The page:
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Yesterday, YUM announced plans to de-risk the company from its China business by executing a major restructuring, including the spin-off of its China business (YUM CHINA).  In addition, in a shift from their previous thought process, the company will lever-up its remaining predominately franchised business (YUM BRANDS).

We fully believe that this move will create significant shareholder value.  The timing of the actual restructuring will be dependent on achieving final approvals and executing the necessary steps, but is expected to be completed by the end of 2016.

As more details become available, we believe the stock will trade higher over time.  In the short run, holding things back will be the good bank/bad bank mentality.

Over the coming months, Yum! Brands (the good bank) is expected to execute a Leveraged recapitalization. In a complete shift from it’s current philosophy, YUM announced intentions for its franchised business to “become a non-investment grade credit rating with a balance sheet more consistent with highly-levered peers.” As a result, we believe that the new Yum! Brands will execute a $13-$15 per share leveraged recapitalization, bringing the new company to a debt-to-EBITDA ratio of 4.5x-5.0x. Upon this event we see the stock trading above $80 and the market capturing a majority of the leverage recap immediately.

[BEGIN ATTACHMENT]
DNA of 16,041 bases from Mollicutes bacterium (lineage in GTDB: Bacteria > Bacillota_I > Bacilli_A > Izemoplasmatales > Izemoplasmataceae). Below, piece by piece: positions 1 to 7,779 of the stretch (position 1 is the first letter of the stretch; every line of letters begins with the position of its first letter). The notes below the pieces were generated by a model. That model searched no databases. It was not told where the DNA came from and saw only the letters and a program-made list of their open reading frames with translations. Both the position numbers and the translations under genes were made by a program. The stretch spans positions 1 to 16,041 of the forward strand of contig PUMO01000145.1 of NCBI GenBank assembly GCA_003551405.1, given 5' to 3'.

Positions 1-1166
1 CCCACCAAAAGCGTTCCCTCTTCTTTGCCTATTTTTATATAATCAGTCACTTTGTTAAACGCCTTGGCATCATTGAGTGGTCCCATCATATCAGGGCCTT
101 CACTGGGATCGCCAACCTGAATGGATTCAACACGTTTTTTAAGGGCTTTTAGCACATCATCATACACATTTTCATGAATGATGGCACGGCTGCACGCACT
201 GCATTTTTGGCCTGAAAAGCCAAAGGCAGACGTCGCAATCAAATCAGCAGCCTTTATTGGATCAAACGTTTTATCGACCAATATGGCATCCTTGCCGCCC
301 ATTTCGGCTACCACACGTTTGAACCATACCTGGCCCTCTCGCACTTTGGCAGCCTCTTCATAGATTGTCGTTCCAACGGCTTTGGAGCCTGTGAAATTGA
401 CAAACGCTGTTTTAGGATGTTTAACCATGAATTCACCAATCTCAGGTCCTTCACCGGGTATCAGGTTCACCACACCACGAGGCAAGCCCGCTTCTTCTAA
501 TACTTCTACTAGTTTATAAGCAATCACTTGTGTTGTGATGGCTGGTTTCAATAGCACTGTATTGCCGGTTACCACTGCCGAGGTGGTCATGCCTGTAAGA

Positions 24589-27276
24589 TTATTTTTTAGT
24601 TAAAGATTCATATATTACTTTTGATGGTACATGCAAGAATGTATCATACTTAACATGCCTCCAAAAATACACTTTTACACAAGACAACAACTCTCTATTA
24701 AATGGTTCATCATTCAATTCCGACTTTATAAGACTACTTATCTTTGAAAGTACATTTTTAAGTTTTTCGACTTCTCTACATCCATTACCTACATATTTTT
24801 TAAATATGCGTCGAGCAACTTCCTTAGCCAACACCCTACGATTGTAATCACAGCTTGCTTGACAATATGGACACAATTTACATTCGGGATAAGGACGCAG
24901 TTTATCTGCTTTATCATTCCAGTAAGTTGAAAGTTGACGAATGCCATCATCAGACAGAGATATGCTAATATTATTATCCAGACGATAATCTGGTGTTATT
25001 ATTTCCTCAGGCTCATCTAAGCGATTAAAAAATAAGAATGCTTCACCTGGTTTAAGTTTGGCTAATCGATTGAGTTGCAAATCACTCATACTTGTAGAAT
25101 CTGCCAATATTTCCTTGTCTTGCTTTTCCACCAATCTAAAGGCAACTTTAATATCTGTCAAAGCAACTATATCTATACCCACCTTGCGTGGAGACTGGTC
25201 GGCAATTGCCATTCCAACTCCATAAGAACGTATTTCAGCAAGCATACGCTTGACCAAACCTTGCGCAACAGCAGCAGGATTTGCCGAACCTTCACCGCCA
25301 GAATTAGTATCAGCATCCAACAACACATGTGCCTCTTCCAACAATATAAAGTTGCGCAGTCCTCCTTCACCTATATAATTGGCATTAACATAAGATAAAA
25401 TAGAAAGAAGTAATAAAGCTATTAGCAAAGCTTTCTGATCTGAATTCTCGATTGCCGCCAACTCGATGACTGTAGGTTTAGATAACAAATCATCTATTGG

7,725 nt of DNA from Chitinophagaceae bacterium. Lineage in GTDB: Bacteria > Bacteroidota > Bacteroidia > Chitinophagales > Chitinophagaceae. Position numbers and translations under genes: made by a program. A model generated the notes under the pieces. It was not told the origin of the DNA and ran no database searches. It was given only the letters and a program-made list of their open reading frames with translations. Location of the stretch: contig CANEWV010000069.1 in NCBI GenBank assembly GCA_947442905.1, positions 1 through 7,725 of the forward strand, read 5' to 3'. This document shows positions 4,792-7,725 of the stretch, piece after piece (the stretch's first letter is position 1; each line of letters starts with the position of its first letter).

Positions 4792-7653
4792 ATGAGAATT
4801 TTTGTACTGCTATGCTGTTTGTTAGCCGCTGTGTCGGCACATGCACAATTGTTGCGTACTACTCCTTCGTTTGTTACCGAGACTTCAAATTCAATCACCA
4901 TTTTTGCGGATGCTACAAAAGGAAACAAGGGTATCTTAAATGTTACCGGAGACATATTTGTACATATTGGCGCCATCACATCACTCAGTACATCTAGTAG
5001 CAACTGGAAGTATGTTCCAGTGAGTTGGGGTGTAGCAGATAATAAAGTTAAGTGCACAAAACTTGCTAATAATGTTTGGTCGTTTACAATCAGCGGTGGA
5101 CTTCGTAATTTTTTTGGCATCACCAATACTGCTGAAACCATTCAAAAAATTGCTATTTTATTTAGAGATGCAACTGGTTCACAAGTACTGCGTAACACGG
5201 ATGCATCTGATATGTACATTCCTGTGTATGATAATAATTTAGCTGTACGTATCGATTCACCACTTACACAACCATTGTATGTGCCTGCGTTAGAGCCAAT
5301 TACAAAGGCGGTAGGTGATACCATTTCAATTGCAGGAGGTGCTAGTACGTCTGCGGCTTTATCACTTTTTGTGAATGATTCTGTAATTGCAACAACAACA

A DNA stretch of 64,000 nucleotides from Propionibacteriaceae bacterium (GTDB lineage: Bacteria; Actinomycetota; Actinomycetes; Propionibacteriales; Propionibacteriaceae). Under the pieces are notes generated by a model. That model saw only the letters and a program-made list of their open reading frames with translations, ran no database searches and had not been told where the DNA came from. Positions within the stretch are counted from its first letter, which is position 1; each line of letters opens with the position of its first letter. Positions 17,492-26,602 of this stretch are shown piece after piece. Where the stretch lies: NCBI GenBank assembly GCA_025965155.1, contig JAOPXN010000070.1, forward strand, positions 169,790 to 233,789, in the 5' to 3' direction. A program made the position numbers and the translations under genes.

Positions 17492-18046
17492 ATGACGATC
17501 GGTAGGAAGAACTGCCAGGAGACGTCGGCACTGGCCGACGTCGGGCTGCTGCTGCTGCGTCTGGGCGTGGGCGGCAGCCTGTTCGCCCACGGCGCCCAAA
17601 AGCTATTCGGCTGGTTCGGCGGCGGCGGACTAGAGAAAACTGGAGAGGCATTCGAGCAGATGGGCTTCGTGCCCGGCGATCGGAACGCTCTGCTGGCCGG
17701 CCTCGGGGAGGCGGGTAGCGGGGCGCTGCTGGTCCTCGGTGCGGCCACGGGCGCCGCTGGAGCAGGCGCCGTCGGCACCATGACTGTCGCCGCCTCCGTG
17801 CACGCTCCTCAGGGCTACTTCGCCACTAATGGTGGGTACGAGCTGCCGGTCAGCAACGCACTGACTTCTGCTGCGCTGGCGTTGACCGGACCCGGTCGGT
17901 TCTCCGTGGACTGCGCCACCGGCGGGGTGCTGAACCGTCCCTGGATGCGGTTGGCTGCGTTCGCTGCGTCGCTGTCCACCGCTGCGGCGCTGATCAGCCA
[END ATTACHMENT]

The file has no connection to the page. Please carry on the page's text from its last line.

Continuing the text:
Spin-off of Yum! China (bad bank for now) will likely be a better managed company as a stand-alone entity.  It can also be argued that giving the public a direct way to play in the growth of KFC will boost consumer attachment to the brands - China KFC and Pizza Hut. While not specifically announced, we believe that YUM China will trade on the Hong Kong exchange, and will be the largest consumer company traded on that exchange.  It also could be a must own equity for funds and indices in that region.  We have long believed that the process of KFC China going public will act as a significant positive catalyst for the business as we have seen numerous times in the USA. 

SHAK Chairman, Danny Meyer, said on CNBC last week that all the press about going public helped build brands awareness.  KFC China will likely see that same benefit from months of substantial positive press.  Lastly, looking at the Corvex plan the Yum! China business can also execute structural changes that can accelerate growth by selling stores and bringing in sub-franchisees. 


Our new YUM model assumes that YUM China will pay YUM Brands a 4% royalty rate. 

In the coming days we will be updating our sum-of–the-parts model for the combined entities.

Please call or e-mail with any questions.

Howard Penney

Managing Director

Shayne Laidlaw